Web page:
And he said, “Do not lay your hand on the boy, neither do anything to him, for now I know that you fear God (yerei Elo-him ata)…”
And Avraham called the name of that place Ado-nay yireh, as it is said to this day: In the mount the Lord will appear (year’eh). (Bereishit 22:12-14)
The Lord has shown that Avraham fears God, and Avraham prays that the Lord will see (choose) his descendants – Am Yisrael.
We will address below a further connection between the akeda and the splitting of the sea. In the present context, we will note the connection between the Pesach of Egypt and the salvation of Lot from Sedom. Lot is told, “Do not look behind you” (Bereishit 19:17), and his wife, who does look behind her, turns into a pillar of salt. Similarly, Bnei Yisrael are forbidden here to look behind them. In this manner they are commanded to free themselves completely from their dependence on their Egyptian masters.
d. The merit of Avraham
In the midrash, Chazal discuss the merit by virtue of which God split the sea for His people, Bnei Yisrael. Many opinions point to the merit of Avraham from the akeda:
R. Bena’a said: In the merit of the commandment performed by their forefather, Avraham, I shall split the sea for them – as it is written, “And he [Avraham] split the wood for the burnt offering,” and it is written, “And the waters split”… R. Yossi Ha-Gelili said: When Am Yisrael entered the sea, Mount Moriah uprooted itself from its place, with the altar of Yitzchak set up upon it, and the wood arranged upon it, and Yitzchak as though bound and lying upon the altar, and Avraham as though stretching out his hand and holding the knife to slaughter his son – as it is written, “And Avraham stretched out his hand, and he took the knife to slaughter his son.” (Mekhilta De-Rabbi Yishmael, Beshalach, “va-yehi,” 3).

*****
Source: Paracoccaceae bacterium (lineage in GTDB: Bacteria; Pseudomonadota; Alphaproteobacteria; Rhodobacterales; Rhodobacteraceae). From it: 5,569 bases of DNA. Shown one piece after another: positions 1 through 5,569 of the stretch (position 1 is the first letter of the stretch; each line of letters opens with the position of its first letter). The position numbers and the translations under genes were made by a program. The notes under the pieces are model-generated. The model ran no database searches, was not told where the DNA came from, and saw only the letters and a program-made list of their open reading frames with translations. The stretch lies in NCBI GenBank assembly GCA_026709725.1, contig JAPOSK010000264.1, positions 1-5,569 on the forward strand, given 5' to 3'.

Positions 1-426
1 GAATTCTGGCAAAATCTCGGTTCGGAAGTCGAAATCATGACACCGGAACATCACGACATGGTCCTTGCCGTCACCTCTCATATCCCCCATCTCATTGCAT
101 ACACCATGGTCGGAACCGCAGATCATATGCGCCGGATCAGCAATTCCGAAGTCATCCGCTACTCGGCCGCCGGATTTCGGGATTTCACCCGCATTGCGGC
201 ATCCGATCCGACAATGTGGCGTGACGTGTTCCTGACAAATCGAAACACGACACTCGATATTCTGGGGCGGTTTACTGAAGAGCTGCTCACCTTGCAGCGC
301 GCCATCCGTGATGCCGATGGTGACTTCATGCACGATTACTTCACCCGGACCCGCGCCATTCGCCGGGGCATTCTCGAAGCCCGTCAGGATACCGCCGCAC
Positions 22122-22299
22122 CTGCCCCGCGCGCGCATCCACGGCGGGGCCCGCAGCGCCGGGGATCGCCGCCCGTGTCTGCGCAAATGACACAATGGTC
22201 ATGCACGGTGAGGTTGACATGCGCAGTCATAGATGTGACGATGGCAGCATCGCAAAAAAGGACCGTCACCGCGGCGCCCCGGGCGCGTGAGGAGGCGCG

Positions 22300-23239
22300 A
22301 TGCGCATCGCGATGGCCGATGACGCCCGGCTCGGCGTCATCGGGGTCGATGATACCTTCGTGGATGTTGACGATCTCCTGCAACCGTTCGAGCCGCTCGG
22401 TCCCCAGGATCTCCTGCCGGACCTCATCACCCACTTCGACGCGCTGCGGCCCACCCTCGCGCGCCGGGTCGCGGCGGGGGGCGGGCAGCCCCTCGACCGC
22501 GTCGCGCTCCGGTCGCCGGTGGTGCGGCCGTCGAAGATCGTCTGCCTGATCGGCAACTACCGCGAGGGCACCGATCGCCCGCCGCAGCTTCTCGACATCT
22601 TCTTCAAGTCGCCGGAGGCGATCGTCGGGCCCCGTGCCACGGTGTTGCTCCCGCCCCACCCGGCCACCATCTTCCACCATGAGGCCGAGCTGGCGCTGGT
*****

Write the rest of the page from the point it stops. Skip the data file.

We might gain a better understanding of the allusion here in light of another midrash:
Since the journey is a short one, what took him three days? When [Satan] saw that they did not accept his words, he went and made himself into a great river before them… When [Avraham] reached halfway through the river, the water was up to his neck. At that moment, Avraham raised his eyes to Heaven and said… “Now the water is about to drown me; if I or my son Yitzchak drown, who will fulfill Your word? Who will declare Your Oneness?” The Holy One, blessed be He, said, “By your life, it is through you that My Name shall be declared in the world.” The Holy One, blessed be He, then rebuked the spring, and the river dried up, and they stood on dry ground. (Tanchuma, Vayera 22)
The midrash describes Avraham and Yitzchak walking on their way to Mount Moriah. They are unable to cross the river until God rebukes it and dries it up – just as He later did for Bnei Yisrael at the Red Sea. Like Nachshon ben Aminadav, Avraham enters the water until it is up to his neck, and thus he merits the miracle of having the river split. It may be this connection that is hinted to in the Song of the Sea, which concludes, quite surprisingly, by invoking Mount Moriah and the building of God’s Temple upon it, as a sort of symbolic conclusion of the akeda after the crossing of the river:
You shall bring them in and plant them in the mountain of Your inheritance; in the place O Lord, which You have made for You to dwell in; in the Sanctuary, O Lord, which Your hands have established. (Shemot 15:17)
Translated by Kaeren Fish